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Over 2020, Tesla delivered close to 500k vehicles, marking an increase of roughly 35% compared to last year. The numbers are impressive, considering that the broader auto market is still reeling from the Covid-19 related slowdown. Tesla's performance was driven by growth in its Chinese business, a ramp-up of production from its Shanghai facility, some price cuts and promotions on its vehicles, and the launch of the Model Y compact SUV in early 2020.
During its Battery Day event held in mid-September, Tesla outlined a host of improvements to its battery technology including the way batteries are designed, manufactured, and integrated into its vehicles. While these enhancements could take about three years to fully materialize, Tesla expects them to help cut the cost per kilowatt-hour of batteries by about 56% per kilowatt-hour. Tesla is also betting big on manufacturing its own batteries, targeting 100-gigawatt hours (1 gigawatt-hour is 1 million kilowatt-hours) of internally produced battery capacity by 2022. For perspective, that’s about 3x the battery production capacity that it has at Gigafactory 1, in collaboration with Panasonic.
Tesla is a Silicon Valley-based automobile manufacturer focusing on the design, manufacture, and sale of electric vehicles and related technologies. The company's current model line-up includes the Model S luxury sedan, the Model X luxury SUV, the Model 3 sedan, and the Model Y compact SUV. Tesla also sells renewable energy products such as solar panels and battery technology.
The majority of Tesla's value comes from Model 3 and Model Y.
Tesla Motors launched the Model S, a battery-electric luxury sedan, in June 2012 and followed up with the Model S SUV. The two vehicles together sell under 100k units per year. In 2017, the company introduced the Model 3, a mass-market electric car with a base price of under $40,000. The company delivered roughly 300k units of the vehicle in 2019. Over 2020 Tesla launched a compact SUV - dubbed the Model Y and the Cybertruck pickup truck is likely to go into production by 2021. Tesla is expected to take its first step away from the luxury passenger vehicle market into the commercial space, with plans to launch an all-electric semi-truck.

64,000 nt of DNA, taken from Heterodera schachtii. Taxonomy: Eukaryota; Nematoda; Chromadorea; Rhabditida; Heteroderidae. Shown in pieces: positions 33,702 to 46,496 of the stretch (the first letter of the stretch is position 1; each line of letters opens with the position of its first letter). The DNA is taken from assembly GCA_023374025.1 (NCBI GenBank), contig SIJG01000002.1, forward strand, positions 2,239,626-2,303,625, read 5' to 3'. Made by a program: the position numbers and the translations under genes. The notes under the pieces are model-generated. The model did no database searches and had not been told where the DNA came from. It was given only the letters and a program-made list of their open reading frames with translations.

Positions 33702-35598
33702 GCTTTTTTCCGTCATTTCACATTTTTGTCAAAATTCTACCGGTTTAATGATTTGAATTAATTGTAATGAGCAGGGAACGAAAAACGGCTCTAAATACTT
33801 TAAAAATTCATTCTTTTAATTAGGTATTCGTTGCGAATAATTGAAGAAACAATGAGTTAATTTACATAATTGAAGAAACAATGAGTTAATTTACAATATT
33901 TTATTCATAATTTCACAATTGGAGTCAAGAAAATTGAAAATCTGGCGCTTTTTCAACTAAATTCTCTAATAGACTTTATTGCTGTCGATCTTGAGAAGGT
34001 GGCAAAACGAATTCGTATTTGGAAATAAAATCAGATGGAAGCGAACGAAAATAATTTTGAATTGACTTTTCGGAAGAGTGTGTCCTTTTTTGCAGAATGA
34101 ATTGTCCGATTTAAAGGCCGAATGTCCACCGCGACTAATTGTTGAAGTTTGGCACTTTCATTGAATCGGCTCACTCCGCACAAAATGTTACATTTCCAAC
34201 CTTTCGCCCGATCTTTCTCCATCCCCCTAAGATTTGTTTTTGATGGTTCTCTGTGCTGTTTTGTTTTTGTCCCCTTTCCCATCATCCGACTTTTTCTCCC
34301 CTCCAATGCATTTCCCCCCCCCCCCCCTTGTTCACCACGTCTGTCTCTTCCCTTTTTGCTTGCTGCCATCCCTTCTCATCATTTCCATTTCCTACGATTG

Tesla aims to become a mass producer of electric vehicles. In order to achieve that, there must be a large enough market. This is especially relevant for the Model 3 vehicle launched in 2017. As mentioned above, Tesla's value depends on its future electric vehicle sales, which, in turn, depends upon the potential size of the market. There are various factors that could affect the potential size of the market, such as the price of oil, fuel efficiency improvements in its internal combustion engine cars, the cost of batteries, recharging infrastructure, and government incentives. In China, the government is investing heavily in setting up a recharging infrastructure. China is already the world's largest automobile market, and it is growing at a much faster pace than the U.S. It is inevitable then that China will also be the largest market for plug-in vehicles. As Tesla expands internationally, China could be an important source of sales for Tesla, especially for the Model 3.
According to Bloomberg New Energy Finance (BNEF), the industry average battery costs (cell + packaging) have declined from $288 per kilowatt-hour to $176 between 2016 and 2018, driven by higher volumes and improved technologies. Tesla's battery costs are likely to be lower than the broader industry, considering the company is one of the largest EV players.
Mainstream automotive manufacturers are getting more serious about their electric vehicle programs, as they look to take advantage of the performance and cost advantages offered by all-electric drive-trains. General Motors now offers the Chevy Bolt, an all-electric vehicle with a range of over 200 miles, while Nissan launched the second generation of its popular Leaf with an improved 150-mile range. Volkswagen announced that it would invest as much as 70 billion euros (~$84 billion USD) to bring around 300 electric models to market by 2030.
In order to reduce dependence on oil, governments across the world are providing incentives to both consumers and manufacturers for the adoption of electric cars. In the US, for example, the federal government offers tax credits of up to $7,500 for the purchase of "advanced technology vehicles" (this includes EVs although Tesla vehicles no longer qualify for this credit). There are several other regulations, such as corporate average fuel economy (CAFE) regulations, the Zero Emission Vehicle program (ZEV), and subsidized loans for battery research and the manufacture of electric cars that can accelerate the pace of adoption.
Consumer behavior patterns are an important trend for electric car manufacturers. As oil prices rise and battery prices fall, it may become more attractive for consumers to purchase electric vehicles. Once there is a clear economic rationale to purchase electric vehicles, there could be a surge in demand. Other factors affecting consumer behavior will be the maintenance costs for electric cars vis-a-vis internal combustion engine cars and the resale value of electric cars.
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